By: Robin Nickel, Ph.D. – Robin is the Director of Assessment at Madison College in Madison, Wisconsin.
I’m often asked about integrating badges into existing grading plans for credit courses. At Madison College, students are assessed in eight soft skills, called Core Workforce Skills, and in 2020 instructors began issuing digital badges to students earning them across a variety of credit courses.
Prior to this, students were assessed in these skills, but the recognition was not consistently implemented, nor was it easily shareable. Now, with a college-branded badge for each skill, students walk away with a portable, verified credential that is based on instructor observation at a given point in time. The performance criteria—what it takes to earn the badge—are visible by employers or anyone on social media platforms connected to the student.
Our college’s assessment philosophy is that performance expectations are clearly set and made public in advance of instruction; this is evidenced by clearly designed badge rubrics that are used as the basis for issuing (or not issuing) a badge.
While digital badges may be a great tool to incentivize students, it is important that all badges awarded are tied to competencies employers are actually searching for to really give the student lifelong value from their education such as critical thinking, leadership, problem-solving and teamwork.
Below are common questions from instructors as they incorporate badge credentials into credit courses.
Q: Which badges should I choose for my course?
A: Choose those that students will actually have the opportunity to demonstrate. Badges are most effective when you intentionally keep them before your learners by designing activities that build them in. Ideally, the badges should support activities that are already aligned to course competencies. If, as part of a competency, students are working in groups with defined tasks, choose the badge Teamwork. With this badge, students respond to feedback, respect diversity, and work effectively in a team.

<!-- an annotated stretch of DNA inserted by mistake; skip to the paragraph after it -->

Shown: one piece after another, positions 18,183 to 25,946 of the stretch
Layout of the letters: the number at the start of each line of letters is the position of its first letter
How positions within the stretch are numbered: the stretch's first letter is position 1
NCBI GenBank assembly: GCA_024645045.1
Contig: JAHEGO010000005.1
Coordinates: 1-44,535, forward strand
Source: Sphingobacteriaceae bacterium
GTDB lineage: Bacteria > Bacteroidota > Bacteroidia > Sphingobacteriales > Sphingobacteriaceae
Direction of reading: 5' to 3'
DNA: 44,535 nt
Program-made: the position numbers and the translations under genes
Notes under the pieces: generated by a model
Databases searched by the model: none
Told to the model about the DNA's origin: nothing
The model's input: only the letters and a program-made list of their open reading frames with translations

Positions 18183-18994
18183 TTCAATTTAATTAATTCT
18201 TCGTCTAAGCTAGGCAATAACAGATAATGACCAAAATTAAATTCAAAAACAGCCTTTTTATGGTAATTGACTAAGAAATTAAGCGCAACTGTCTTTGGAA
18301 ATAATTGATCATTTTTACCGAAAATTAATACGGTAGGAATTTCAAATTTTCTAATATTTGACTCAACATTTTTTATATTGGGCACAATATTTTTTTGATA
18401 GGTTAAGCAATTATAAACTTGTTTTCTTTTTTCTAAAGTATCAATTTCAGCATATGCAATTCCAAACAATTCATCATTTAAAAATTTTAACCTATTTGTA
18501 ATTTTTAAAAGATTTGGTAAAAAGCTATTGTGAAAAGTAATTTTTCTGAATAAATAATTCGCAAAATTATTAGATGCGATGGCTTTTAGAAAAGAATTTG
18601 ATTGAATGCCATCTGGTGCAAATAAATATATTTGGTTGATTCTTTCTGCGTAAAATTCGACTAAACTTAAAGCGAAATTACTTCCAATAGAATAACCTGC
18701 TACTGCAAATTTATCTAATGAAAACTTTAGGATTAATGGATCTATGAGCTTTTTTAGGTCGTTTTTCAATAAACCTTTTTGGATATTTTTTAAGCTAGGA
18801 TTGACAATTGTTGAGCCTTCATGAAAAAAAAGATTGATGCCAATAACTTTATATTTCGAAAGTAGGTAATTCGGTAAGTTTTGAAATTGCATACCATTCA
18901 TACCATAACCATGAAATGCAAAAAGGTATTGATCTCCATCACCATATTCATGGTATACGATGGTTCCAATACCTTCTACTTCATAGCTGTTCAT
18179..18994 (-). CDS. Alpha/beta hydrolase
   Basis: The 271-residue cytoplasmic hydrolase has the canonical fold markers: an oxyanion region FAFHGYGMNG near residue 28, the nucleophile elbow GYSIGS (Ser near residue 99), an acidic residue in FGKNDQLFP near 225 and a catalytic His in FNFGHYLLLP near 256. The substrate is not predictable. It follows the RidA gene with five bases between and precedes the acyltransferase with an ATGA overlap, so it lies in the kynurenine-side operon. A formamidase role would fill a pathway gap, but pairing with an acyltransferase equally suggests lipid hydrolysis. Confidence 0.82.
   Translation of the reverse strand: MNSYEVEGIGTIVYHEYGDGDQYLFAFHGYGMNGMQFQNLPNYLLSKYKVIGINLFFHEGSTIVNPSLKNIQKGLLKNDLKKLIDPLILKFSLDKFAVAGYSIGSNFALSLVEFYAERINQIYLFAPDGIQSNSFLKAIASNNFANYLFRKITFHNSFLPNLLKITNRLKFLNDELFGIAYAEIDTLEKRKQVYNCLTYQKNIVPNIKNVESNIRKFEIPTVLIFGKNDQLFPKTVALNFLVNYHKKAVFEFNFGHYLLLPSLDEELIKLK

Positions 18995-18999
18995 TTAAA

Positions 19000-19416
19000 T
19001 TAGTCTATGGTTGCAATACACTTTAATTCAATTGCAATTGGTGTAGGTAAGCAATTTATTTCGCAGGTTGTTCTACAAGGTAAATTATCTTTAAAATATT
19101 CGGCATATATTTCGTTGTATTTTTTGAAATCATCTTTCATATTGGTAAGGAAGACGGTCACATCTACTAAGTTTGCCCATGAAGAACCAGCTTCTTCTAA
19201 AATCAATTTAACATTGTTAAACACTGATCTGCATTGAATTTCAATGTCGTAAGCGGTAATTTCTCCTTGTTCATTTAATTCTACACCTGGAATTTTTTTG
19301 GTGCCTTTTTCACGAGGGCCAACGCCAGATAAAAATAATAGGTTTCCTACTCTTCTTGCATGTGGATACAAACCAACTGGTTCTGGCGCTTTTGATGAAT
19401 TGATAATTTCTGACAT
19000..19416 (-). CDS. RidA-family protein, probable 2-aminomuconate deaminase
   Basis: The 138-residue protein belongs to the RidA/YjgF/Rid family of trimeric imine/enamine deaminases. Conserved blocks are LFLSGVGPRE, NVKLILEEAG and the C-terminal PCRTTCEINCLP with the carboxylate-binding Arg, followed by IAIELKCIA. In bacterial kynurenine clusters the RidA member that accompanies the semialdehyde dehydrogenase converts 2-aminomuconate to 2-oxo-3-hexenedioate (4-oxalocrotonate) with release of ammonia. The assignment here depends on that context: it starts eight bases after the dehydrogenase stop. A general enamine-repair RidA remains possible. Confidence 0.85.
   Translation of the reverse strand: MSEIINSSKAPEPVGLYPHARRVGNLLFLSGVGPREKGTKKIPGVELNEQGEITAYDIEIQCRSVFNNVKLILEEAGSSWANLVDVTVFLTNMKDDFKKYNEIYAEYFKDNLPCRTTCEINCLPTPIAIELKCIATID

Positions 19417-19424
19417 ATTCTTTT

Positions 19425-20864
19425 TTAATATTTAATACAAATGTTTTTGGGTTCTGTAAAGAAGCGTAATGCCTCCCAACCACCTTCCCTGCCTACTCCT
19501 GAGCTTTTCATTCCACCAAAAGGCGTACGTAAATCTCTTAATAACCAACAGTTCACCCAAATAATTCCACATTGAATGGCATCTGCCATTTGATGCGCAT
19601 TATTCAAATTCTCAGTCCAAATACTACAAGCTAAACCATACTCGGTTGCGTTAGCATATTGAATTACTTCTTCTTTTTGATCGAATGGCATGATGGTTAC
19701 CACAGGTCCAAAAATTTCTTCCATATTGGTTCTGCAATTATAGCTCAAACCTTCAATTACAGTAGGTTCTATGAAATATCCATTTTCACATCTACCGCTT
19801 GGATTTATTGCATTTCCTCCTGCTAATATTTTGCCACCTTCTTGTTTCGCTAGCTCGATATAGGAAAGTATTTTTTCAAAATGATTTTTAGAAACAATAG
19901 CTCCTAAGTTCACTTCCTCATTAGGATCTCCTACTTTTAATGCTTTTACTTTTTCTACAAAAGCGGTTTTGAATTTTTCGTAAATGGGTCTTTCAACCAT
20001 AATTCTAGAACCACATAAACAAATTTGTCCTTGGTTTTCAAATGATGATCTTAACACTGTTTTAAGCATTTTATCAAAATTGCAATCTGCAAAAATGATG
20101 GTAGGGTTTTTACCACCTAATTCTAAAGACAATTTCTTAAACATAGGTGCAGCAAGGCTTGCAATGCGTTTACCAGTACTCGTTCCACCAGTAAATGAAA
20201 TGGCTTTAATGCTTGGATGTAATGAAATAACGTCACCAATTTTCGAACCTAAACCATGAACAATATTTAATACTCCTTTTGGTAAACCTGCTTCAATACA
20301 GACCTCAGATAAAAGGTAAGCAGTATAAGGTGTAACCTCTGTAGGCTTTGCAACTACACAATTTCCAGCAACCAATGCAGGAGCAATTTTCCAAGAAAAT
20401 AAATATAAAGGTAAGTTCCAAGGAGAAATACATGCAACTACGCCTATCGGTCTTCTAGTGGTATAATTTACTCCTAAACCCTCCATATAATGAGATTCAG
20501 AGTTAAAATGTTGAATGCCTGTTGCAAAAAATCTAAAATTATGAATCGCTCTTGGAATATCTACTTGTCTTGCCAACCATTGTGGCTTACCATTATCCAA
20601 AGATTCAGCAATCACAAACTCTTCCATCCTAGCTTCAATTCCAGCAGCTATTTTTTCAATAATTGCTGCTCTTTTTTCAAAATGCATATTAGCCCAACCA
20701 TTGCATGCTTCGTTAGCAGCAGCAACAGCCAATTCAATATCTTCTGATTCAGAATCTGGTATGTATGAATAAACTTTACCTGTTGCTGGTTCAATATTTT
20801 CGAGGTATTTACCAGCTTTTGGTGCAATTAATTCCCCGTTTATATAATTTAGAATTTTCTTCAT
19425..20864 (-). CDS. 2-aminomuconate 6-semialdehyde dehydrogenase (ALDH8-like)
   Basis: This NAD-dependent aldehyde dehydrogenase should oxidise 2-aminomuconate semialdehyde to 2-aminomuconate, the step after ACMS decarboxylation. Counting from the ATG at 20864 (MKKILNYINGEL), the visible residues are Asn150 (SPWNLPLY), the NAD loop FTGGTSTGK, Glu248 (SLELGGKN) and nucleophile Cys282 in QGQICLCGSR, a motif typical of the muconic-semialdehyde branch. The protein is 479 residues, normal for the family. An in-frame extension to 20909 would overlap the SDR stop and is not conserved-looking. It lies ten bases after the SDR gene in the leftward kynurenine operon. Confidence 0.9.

Q: Do I create a new assignment to use for a badge?
A: Not necessarily. You can choose to use an existing assignment or create a new one. You have flexibility in determining what assignment is used by the student to demonstrate the badged skill. As mentioned above, the badge can be part of a class activity (group work), just as long as the student is informed up front and the assignment is aligned to an intended course outcome (competency).
Q: How do I modify an existing assignment to include a badge?
A: Add the criteria from the badge rubric (at Madison College we use a universal rubric) to your own rubric. For example you might add the indicators for Communication-Reading to a rubric for a research paper. With this badge, students read, research, interpret and comprehend.
Q: What is an appropriate threshold for earning a badge?
A: After testing our universal rubric and vetting definitions with employers, we decided to use a Met/Not Met rating scale for Core Workforce Skill badges. However, instructors determine whether the student has met, or not met, the criteria. This could be by assigning points added (or not) to the existing point total and grade calculation. “Met” is defined on our universal rubric as “present and adequately provides evidence.” We do this because of feedback from rubric testing, plus the description needs to work for many different courses at the college. Instructors use professional judgment to determine what is present and adequate.
Q: What if my student demonstrates this skill in multiple classes?
A: A badge is earned only once. Our badge platform detects if a student has already earned the same badge, preventing duplicates from being awarded. For Core Workforce Skills, one badge per skill is earned for a total of eight skills. Master ability badges are awarded for exemplary performance in communication and professionalism.
Q: What about equity in badge assessment?
A: Badge assessment should address the same equity-minded principles as identified in:
Data analysis of the scope and use of badges in credit courses is just beginning. Behind the scenes, our college is already able to quantify badge acceptance and sharing through reporting tools integrated into the platform. Our support to faculty will remain, as we offer training sessions in all delivery modes to encourage the use of the badges. Students are informed as well as part of career and employment services.
The expertise of our own Digital Credentials Institute provides robust support across our college and provides external clients assistance in the creation, design, distribution, advancement and ultimately acceptance of digital badge credentials.
It’s a win-win!
Montenegro, E., & Jankowski, N. A. (2020, January). A new decade for assessment: Embedding equity into assessment praxis (Occasional Paper No. 42. Urbana, IL: University of Illinois and Indiana University, National Institute for Learning Outcomes Assessment (NILOA).